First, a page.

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Un Viaje al Corazón de México

Throughout Mexico’s complicated, often violent history, one drink, an ancient sacrament and gift from the gods, has remained a constant in the culture: tequila. Blue Agave, the source of tequila, has been cultivated, fermented and enjoyed for over 9000 years. Over time many traditions and rituals were born, later incorporated into and modified by conquering cultures. It was in the 1500s that the Spaniards applied their brandy distillation technology to fermented agave juice to create what we call tequila.

The history of tequila and its role in Mexican culture is largely unknown to most Americans. After photographing in Mexico periodically over twenty years I thought I was excluded from this ignorance. Of course I was not. So I began the process of discovery that led me to realize that actually I knew very little about tequila, Mexican history or its culture. After six months I was able to locate one of the oldest distilleries in Mexico, where they still produced tequila using naked “tequileros” and methods handed down from pre-Columbian Indians, and was granted permission to photograph.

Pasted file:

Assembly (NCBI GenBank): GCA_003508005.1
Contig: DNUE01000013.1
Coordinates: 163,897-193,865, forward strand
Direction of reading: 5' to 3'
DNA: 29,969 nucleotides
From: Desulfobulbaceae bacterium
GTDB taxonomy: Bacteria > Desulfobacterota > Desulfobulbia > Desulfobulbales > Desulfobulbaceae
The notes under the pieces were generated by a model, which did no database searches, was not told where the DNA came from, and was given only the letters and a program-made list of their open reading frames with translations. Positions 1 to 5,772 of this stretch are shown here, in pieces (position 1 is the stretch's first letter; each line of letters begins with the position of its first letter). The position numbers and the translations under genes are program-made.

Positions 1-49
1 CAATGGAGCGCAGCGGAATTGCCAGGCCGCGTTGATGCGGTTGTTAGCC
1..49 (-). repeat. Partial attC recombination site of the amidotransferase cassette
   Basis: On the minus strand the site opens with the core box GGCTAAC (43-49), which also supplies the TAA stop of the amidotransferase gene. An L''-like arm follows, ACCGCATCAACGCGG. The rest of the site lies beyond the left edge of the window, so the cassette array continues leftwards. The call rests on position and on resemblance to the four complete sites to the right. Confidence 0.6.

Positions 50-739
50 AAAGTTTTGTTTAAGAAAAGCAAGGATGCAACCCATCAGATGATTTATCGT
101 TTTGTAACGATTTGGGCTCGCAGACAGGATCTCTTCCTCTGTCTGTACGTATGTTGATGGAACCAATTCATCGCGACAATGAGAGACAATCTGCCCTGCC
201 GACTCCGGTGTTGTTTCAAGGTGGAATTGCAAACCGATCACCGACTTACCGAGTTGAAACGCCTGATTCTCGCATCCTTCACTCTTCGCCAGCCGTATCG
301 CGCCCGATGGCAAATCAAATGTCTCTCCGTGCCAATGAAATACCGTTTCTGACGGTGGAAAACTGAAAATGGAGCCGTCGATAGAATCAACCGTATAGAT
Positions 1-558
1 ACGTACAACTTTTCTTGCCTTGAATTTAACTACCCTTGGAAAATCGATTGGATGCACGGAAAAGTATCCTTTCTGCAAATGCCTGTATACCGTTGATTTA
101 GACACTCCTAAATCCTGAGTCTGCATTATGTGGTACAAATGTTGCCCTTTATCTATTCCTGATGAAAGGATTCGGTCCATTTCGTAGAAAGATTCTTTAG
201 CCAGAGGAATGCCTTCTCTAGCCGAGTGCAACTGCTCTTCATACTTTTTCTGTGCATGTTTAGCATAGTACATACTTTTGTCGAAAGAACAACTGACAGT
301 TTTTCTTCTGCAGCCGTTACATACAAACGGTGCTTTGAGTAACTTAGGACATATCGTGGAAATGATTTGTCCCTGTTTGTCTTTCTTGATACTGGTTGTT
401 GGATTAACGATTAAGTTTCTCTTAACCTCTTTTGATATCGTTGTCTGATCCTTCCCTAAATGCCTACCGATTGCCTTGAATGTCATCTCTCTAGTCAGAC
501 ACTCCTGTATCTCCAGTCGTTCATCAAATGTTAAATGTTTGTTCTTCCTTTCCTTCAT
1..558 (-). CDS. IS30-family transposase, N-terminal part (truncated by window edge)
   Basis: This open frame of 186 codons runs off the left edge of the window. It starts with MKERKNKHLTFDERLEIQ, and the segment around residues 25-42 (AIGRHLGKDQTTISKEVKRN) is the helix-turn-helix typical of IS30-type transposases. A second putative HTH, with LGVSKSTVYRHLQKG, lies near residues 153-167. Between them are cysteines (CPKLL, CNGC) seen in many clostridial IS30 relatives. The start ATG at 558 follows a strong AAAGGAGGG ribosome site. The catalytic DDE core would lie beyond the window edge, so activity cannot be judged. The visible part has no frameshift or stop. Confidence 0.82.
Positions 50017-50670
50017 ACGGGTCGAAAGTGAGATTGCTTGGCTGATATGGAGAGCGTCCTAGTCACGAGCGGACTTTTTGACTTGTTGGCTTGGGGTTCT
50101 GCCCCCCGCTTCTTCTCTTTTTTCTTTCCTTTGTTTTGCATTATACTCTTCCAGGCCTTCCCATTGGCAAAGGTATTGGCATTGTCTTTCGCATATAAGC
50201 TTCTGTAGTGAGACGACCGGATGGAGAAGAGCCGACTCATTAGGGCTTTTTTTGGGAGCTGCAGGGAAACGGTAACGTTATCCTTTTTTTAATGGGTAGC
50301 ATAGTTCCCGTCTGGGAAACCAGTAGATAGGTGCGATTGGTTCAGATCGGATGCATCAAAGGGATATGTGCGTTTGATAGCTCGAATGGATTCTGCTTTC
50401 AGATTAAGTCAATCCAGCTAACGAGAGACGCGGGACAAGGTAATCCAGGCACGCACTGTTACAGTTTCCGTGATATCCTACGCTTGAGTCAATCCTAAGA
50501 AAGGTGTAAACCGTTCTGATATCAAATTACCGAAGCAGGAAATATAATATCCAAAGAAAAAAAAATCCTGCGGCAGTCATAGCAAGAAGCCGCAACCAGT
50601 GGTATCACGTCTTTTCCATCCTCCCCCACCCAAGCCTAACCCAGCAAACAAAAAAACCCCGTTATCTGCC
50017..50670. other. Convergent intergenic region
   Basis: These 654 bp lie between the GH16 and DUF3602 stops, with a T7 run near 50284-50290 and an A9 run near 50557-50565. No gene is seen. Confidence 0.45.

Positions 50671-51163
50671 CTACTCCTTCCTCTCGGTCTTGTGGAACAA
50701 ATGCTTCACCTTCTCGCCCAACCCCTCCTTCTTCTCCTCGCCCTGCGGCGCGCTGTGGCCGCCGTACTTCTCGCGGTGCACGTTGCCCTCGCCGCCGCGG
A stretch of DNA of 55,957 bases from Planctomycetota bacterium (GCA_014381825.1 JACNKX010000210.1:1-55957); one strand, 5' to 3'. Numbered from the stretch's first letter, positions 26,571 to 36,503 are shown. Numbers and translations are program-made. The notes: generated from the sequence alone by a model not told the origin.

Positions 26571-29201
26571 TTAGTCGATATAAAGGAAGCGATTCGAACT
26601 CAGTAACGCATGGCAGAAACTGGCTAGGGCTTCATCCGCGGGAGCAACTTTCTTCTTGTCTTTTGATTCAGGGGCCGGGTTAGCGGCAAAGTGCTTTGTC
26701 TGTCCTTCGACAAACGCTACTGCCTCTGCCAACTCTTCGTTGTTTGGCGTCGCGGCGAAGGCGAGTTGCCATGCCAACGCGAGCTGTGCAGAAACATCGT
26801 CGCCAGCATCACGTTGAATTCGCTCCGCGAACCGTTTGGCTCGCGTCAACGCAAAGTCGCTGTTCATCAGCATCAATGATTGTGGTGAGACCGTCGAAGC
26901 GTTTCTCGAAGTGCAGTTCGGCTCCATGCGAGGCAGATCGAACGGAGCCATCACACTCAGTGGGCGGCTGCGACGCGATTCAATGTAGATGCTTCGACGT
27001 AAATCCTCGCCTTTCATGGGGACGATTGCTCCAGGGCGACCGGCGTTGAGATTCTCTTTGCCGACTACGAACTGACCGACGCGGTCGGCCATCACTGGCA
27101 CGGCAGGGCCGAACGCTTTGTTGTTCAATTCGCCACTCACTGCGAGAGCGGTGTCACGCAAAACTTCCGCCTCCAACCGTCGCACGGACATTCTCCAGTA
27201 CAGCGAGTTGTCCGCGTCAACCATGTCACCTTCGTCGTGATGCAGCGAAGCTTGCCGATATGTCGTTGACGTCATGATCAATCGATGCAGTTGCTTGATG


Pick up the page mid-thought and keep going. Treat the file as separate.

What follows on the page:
This was the start of a four year project with an initial focus on the manufacturing of tequila, specifically the rituals and traditions related to cultivating the fields, roasting and fermentation, and the ways tequila is incorporated into culture. The project eventually took on a broader coverage that included the region surrounding the town of Tequila and it (A town called Tequila!?) As my knowledge and understanding of the Mexican mestizo culture and history grew, I knew the work I created would never be definitive. Yet I believed I could absorb something of the richness, mystery and reality of rural Mexican life and express that in my images.

Mexico is a land where despite all the contradictions and struggles for political and economic justice, anything is possible.


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Heaven, Earth, Tequila simply won’t let you go. The images in this collection remain etched in the mind, in the heart. Menuez takes us to the pueblo of Tequila, Jalisco, where our national beverage was born of the earth. Tequila, our consecrated palliative we raise high to toast the bride and groom, or sip with salty tears in times of sorrow. As we turn each page we can smell the the tierra tapatía, we can hear the music of the mariachis who can summon tears or fill the heart with allegría…we can hear an old woman down on her knees talking to God, touch a weary laborer’s callous hand. In the courtyards of the old haciendas, we smell the air fringed with orange blossoms, savor the tequlia reposado. Each image lives, and by the time you reach the end you become aware that all your senses have been aroused. And you start again from Page 1. Menuez has assembled more than 70 black-and-white and color photographs con Corazon, con almo- ¡con sudor!
— Daniel Reveles, San Diego Union Tribune